James White throws down during a November Knicks/Hornets game. (Derick E. Hingle-USA TODAY Sports)
The 2013 Sprite Slam Dunk Contest at All-Star Weekend in Houston will feature two former champions, one of the league's most exciting rookie dunkers, an explosive combo guard starting to earn national attention, a rim-rattling big man and a world-renowned dunker who's already guaranteed a win.
As announced on TNT's pregame show before the Boston Celtics/Los Angeles Lakers game on Thursday night, the six participants in this year's dunk contest are:
• Utah Jazz forward Jeremy Evans, the 2012 Sprite Slam Dunk champion
• Los Angeles Clippers guard Eric Bledsoe
• Denver Nuggets forward Kenneth Faried
• Indiana Pacers forward/guard Gerald Green
• Toronto Raptors forward/guard Terrence Ross
• New York Knicks forward/guard James White
Both Evans and Green, who won the 2007 contest as a member of the Boston Celtics, will look to become the sixth player in the competition's 27-year history to win multiple dunk contests, joining Michael Jordan (1987, 1988), Dominique Wilkins (1985, 1990), Harold Miner (1993, 1995), Jason Richardson (2002, 2003) and Nate Robinson (2006, 2009, 2010).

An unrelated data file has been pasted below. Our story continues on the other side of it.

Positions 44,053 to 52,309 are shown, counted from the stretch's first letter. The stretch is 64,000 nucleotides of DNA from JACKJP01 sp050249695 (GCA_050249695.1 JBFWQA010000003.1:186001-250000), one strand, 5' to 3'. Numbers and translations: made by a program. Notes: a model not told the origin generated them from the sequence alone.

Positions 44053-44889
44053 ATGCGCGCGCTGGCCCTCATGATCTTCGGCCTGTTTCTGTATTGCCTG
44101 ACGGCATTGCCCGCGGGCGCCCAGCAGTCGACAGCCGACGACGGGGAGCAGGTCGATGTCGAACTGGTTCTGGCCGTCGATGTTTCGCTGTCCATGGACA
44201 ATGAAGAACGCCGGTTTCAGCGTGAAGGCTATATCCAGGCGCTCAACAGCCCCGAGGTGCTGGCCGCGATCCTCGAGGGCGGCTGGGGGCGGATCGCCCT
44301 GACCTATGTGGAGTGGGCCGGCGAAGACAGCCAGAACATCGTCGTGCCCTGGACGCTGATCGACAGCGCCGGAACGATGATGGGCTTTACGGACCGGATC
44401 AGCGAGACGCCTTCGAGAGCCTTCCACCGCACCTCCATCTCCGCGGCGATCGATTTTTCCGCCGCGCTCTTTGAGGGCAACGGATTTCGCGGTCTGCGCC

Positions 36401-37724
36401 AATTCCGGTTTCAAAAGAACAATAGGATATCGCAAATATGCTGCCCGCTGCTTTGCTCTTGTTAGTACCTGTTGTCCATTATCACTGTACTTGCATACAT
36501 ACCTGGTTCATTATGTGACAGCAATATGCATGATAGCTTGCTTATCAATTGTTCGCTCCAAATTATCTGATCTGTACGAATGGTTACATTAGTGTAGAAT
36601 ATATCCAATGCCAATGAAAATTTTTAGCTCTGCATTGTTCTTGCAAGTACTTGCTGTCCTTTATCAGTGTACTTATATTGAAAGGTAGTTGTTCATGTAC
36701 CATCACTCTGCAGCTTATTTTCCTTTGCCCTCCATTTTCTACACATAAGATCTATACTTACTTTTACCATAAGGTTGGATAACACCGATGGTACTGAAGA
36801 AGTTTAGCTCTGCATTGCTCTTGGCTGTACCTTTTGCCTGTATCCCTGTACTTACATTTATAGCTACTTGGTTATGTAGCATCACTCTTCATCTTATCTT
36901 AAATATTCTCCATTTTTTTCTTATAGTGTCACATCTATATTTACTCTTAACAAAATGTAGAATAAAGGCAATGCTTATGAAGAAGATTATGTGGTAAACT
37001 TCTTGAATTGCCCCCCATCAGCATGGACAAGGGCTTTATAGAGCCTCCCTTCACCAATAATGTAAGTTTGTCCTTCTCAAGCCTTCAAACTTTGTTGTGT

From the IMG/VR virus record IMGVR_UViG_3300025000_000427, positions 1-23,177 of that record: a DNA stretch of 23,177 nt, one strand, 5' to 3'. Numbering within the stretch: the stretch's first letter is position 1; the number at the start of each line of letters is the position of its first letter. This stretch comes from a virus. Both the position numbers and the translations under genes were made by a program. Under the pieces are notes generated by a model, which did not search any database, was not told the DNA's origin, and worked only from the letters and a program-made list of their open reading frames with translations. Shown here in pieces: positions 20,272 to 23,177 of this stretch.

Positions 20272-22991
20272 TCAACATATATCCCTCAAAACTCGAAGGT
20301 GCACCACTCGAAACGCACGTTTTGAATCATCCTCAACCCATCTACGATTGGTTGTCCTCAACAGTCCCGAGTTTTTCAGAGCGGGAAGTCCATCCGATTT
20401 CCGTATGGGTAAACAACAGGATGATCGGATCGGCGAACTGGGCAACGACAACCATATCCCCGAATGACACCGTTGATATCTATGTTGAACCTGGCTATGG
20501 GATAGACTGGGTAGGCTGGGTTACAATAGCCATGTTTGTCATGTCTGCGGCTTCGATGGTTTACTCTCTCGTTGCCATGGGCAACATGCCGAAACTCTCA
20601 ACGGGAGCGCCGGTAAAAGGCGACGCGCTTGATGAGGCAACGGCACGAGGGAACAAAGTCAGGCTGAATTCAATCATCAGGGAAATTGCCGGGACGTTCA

After the jump: More details on this year's competition — which will take place on Saturday, Feb. 16, and air live on TNT — plus some sizzle reels of each of the 2013 participants. (NOTE: Some of the hip-hop songs used as background music in the clips below might contain objectionable language. Viewer/listener discretion is advised.)
As BDL's Eric Freeman told you back in December, this year's All-Star Saturday Night festivities will feature an East vs. West theme, with the two conferences pitted against one another in each of the evening's events — the Taco Bell Skills Challenge, Sears Shooting Stars, Foot Locker Three-Point Contest and Sprite Slam Dunk competition. Evans, Bledsoe and Faried will represent the Western Conference for Western Conference captain Chris Paul of the Clippers, while Green, Ross and White will represent the East for Eastern Conference captain Dwyane Wade of the Miami Heat.
Each conference's participants will earn points for their performance in the events throughout the night, with the overall tally determining which conference earns the title of 2013 State Farm All-Star Saturday Night Champion. The winning conference's charity of choice will receive $350,000 while the losing conference's charity gets $150,000 as part of a $500,000 joint donation by NBA Cares and State Farm. The East will play for Big Brothers Big Sisters and Make-A-Wish America, while the West will compete for Boys & Girls Club of America and Share Our Strength’s No Kid Hungry campaign.
Let's take a look at our dunkers, starting out West with last year's champ, Jeremy Evans, back to defend his title:
And Clippers dynamo Bledsoe:
And "The Manimal."
And, in the East, the '07 champ Green, who five years ago gave the dunk contest a birthday present:
The exciting Toronto rookie Ross:
Here's how it's all going to work: